NOREEN FARRELL: Yeah, I'll start with California and try to weave in where I know, similar provisions are in different states. So as I mentioned, most of the pay legislation is applying to employers with 15 or more employees. And, you know, I'm I run a small nonprofit equal rights advocates and we have over 20 employees. So it's a it will apply to small businesses, and we've always posted Well, I can't say we've always posted our pay scales, but we started to before the law required it. And so you know, even even even small, you know, employers like myself are really thinking through how to how to implement the law to its to its last tee, and in in California. As I mentioned, employers need of any size need to provide current employees with pay skills of positions that they currently hold. We already know that in California private employers with 100 or more employees, they are required by existing law to report annual pay data, but it now needs to include the median and mean hourly rates for race race. ethnicity and sex within each job category to our state's civil rights department. And this is an important piece, starting in 2023, private employers with 100 or more employees hired through labor contractors must also submit a separate pay data report to our state agency. And they have to disclose the ownership names of all the labor contractors that are used to supply employees. And this is important because so many employees now you know, mine others, we do use con contractor employees for special projects. And so this just makes sure that anybody who is being employed through whatever means by a company is, is having their PII data analyzed. You know, there's, there's, there's a couple of other provisions that that matter. And but I think the pay data reports will not be publicly accessible in California. That was, that's something that's on the table in other in other states right now, I do think if you were to ask me where it's going, that that's probably where it's going. But I think the thought was, look, let's just get this to be a really robust, healthy internal process or process with, with guidance from external vendors like open comp and others to let let let companies for, you know, the next couple of years really, you know, get in the practice of auditing examining their data, we're working with state agencies to to look at trends and to address that. And so we're really hopeful. But I do think that that is likely the trend in terms of future pay transparency, legislation.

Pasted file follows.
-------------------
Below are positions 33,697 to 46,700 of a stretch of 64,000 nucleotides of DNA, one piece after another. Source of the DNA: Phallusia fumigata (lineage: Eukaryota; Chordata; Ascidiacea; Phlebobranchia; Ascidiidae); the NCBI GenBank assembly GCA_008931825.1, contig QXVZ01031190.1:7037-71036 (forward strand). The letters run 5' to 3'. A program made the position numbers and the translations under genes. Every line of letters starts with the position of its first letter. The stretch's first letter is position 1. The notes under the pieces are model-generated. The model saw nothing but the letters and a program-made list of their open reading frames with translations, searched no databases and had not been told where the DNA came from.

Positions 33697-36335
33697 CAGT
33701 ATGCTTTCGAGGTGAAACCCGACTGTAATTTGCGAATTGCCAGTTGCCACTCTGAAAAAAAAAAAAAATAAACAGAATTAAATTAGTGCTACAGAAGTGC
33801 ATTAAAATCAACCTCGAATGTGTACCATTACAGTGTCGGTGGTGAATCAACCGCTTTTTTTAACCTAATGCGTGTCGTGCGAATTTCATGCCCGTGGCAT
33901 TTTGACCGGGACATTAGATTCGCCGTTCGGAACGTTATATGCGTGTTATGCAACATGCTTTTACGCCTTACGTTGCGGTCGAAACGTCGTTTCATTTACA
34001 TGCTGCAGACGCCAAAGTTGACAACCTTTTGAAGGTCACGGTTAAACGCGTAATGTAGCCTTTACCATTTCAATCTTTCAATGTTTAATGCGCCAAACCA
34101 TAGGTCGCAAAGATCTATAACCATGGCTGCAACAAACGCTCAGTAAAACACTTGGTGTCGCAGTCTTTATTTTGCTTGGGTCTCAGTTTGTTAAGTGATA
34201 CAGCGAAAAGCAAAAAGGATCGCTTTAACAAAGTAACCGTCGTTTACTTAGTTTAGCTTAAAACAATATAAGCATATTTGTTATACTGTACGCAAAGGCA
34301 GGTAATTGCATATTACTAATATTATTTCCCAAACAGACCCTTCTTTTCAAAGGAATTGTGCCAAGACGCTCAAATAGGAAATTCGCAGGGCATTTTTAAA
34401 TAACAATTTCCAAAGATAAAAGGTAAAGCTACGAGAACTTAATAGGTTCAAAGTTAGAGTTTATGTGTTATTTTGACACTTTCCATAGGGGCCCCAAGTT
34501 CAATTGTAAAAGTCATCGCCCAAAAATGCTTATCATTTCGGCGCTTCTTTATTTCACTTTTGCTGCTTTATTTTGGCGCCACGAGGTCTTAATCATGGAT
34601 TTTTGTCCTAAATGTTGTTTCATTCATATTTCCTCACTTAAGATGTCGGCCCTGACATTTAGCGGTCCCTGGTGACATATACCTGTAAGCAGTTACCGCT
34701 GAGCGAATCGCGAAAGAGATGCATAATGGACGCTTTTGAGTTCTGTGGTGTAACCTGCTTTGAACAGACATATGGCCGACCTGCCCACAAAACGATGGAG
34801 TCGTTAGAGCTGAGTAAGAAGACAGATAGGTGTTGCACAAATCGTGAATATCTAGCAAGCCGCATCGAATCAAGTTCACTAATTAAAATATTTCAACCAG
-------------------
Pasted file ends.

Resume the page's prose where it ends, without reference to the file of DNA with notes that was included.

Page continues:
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CAITLIN ALLEN: It's really exciting. And I do want to get into the future in a later part of this conversation, because it's 100%. Very important. At two things are coming to mind or in one, what you said about how your your company is posting pay ranges, what I think this is such a wonderful moment to do is to apply company values like your company is doing, right, we have given a lot of lip service as employers for years about the values we placed on diversity, equity and inclusion. And this is a moment to really show our teams that, that we actually put our practice where our philosophy is. So thank you for leading the way there. And then the other thing that was coming to mind, while you were speaking, I did some quick math a couple days ago about just the penalties for companies in California if they're not compliant. And for every 100 job postings that are open at a company that the low end is only $10,000. But the high end is 100,000. And it's really like, although you don't sometimes, you know, having a stick is maybe not the way to evoke change, like you hope people do it for aspirational reasons. I'm really thrilled in a way that that is there, because it's going to usher in that change that you're talking about where this is really the tipping moment.